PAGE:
The people of the United States are justly proud of their literary men and women. They likewise are proud of their outstanding statesmen. Literary power and statesmanship were combined in George Washington, the greatest political leader of his time and also the greatest intellectual and moral force of the Revolutionary period. Everybody knows Washington as a quiet member of the Virginia Assembly, of the two Continental Congresses, and of the Constitutional Convention. Few people realize that he was also the most voluminous American writer of his period, and that his principles of government have had more influence on the development of the American commonwealth than those of any other man.
Unfortunately, Washington for many years was interpreted to his countrymen chiefly through warped biographies written upon a great deal of legendary assumption. Until very recently no readable biography of George Washington in reasonable compass made him stand for what he was — the most potent human and intellectual force in a firmament of American intellect. Nowadays good biographies of Washington are available, written from the sources. Many of them are devoted to a particular phase of his activity — the military side, the political side, the personal side. Hence when the United States George Washington Bicentennial Commission began its work it did not attempt to inspire new biographies. It selected as its most important literary duty the making Washington better known, by spreading abroad his own thoughts and plans and hopes and inspirations in the exact form in which he framed them.
Thus one of the first decisions of the Commission was to provide an edition of Washington’s writings as complete aspossible, in a form which would make it available for the present generation and forever hereafter. Of the two previous editions of Washington’s Writings the first, a hundred years ago, was the twelve-volume edition, edited by Jared Sparks, a pioneer in collecting and publishing historical documents. Proper canons in historical editing were not yet developed, and it hurt the feelings of Sparks if the great man misspelled or seemed to him ungrammatical. Therefore the Sparks edition can not be relied upon to tell us what Washington actually did say. The edition of Worthington C. Ford, forty years ago, was scholarly and carefully edited, but materials were then lacking for a complete edition, the production was limited by commercial considerations, and it is now out of print.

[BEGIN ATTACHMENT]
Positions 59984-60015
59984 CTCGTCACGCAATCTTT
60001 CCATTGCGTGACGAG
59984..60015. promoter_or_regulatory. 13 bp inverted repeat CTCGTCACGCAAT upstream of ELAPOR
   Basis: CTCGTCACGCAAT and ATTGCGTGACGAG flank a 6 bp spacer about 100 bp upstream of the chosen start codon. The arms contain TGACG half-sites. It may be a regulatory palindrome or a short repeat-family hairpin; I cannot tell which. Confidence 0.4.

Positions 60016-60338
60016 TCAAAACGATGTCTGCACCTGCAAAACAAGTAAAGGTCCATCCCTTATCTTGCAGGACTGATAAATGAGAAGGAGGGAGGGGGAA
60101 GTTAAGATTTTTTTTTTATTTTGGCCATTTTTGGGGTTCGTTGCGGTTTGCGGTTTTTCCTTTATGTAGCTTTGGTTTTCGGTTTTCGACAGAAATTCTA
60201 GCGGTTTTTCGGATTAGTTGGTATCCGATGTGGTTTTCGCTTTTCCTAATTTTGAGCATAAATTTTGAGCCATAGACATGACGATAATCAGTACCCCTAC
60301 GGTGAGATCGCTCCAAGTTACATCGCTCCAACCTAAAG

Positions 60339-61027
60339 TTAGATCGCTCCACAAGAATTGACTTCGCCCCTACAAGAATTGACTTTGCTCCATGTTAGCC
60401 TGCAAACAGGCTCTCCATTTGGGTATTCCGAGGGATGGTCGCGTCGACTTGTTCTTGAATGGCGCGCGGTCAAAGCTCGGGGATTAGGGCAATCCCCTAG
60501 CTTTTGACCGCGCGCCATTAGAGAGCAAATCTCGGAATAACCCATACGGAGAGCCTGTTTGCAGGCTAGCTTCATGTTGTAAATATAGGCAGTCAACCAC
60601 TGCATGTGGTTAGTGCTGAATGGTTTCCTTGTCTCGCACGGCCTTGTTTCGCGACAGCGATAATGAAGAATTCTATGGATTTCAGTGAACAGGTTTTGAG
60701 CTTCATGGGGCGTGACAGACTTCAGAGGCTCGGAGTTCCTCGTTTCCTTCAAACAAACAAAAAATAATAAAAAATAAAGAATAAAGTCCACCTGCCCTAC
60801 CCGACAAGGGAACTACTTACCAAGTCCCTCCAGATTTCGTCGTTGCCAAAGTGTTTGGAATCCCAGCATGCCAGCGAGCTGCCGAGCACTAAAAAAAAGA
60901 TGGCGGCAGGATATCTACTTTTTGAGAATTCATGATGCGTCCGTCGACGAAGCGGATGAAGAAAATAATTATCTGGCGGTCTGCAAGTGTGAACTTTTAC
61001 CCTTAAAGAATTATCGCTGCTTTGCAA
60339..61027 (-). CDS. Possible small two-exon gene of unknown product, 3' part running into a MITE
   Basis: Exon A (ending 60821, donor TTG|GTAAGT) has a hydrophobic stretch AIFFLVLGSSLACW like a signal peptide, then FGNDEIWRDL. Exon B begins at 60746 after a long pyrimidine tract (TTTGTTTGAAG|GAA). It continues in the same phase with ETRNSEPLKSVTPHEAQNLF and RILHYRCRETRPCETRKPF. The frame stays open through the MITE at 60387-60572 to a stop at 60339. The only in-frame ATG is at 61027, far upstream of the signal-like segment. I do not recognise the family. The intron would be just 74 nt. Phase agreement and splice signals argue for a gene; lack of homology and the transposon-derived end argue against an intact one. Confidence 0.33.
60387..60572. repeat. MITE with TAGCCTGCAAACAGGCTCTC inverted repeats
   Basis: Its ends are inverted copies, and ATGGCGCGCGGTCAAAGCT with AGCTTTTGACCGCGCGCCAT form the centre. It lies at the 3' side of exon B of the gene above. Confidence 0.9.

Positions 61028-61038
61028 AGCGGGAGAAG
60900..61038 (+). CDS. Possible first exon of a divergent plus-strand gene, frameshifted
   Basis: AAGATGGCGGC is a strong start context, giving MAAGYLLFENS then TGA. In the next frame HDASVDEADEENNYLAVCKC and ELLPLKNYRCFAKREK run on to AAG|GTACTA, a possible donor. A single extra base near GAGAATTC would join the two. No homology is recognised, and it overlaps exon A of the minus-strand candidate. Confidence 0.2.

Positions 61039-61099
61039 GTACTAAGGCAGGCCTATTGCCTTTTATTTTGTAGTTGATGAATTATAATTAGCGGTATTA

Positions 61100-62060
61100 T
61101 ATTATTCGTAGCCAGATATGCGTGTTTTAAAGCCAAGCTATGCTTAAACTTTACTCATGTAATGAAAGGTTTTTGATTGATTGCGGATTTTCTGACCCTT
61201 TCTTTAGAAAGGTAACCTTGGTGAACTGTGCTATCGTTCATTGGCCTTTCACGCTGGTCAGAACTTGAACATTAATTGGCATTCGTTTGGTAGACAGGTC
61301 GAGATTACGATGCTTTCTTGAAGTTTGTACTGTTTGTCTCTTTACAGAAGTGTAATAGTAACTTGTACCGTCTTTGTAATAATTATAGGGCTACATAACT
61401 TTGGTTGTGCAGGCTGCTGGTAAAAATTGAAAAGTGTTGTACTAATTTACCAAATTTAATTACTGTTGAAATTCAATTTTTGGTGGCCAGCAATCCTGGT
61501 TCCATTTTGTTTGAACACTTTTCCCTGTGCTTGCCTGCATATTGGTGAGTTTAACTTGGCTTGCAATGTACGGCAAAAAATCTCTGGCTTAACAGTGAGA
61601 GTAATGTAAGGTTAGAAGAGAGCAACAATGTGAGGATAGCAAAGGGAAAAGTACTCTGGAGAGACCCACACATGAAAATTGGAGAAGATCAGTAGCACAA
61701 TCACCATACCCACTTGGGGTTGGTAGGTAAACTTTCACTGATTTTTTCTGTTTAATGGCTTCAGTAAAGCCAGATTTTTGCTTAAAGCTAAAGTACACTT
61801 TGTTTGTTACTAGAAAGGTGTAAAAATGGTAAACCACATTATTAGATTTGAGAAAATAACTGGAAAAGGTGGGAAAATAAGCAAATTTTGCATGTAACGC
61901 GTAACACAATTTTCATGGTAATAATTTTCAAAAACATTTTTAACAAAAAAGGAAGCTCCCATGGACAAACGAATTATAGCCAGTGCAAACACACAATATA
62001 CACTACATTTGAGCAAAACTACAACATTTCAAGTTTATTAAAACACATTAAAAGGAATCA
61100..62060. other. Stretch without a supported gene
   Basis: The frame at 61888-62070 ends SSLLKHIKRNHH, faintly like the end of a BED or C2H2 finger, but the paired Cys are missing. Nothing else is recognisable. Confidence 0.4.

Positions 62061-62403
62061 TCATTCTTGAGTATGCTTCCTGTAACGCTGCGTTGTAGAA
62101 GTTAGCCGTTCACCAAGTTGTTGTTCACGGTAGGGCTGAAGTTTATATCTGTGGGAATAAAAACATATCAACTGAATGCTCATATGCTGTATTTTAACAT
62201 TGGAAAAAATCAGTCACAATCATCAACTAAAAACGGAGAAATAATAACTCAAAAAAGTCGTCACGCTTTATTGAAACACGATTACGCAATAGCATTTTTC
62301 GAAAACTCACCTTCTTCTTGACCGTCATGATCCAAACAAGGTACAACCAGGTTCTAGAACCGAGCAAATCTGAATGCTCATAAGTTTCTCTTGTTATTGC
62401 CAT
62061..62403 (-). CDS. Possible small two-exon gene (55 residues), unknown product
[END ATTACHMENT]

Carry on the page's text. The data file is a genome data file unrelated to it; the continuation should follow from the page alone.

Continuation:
The Commission has set out to publish a definitive edition of all the written and printed words of George Washington in the form in which they left his hands, including several volumes of General Orders, almost the whole of which up to now had remained in manuscript only. Most of his original writings of every kind are fortunately preserved in the Library of Congress. Other libraries and private owners of manuscripts have permitted photostats to be made for inclusion in the great publication. When this series is completed, therefore, almost the whole of his reported thoughts will be within the reach of readers, investigators, and writers.
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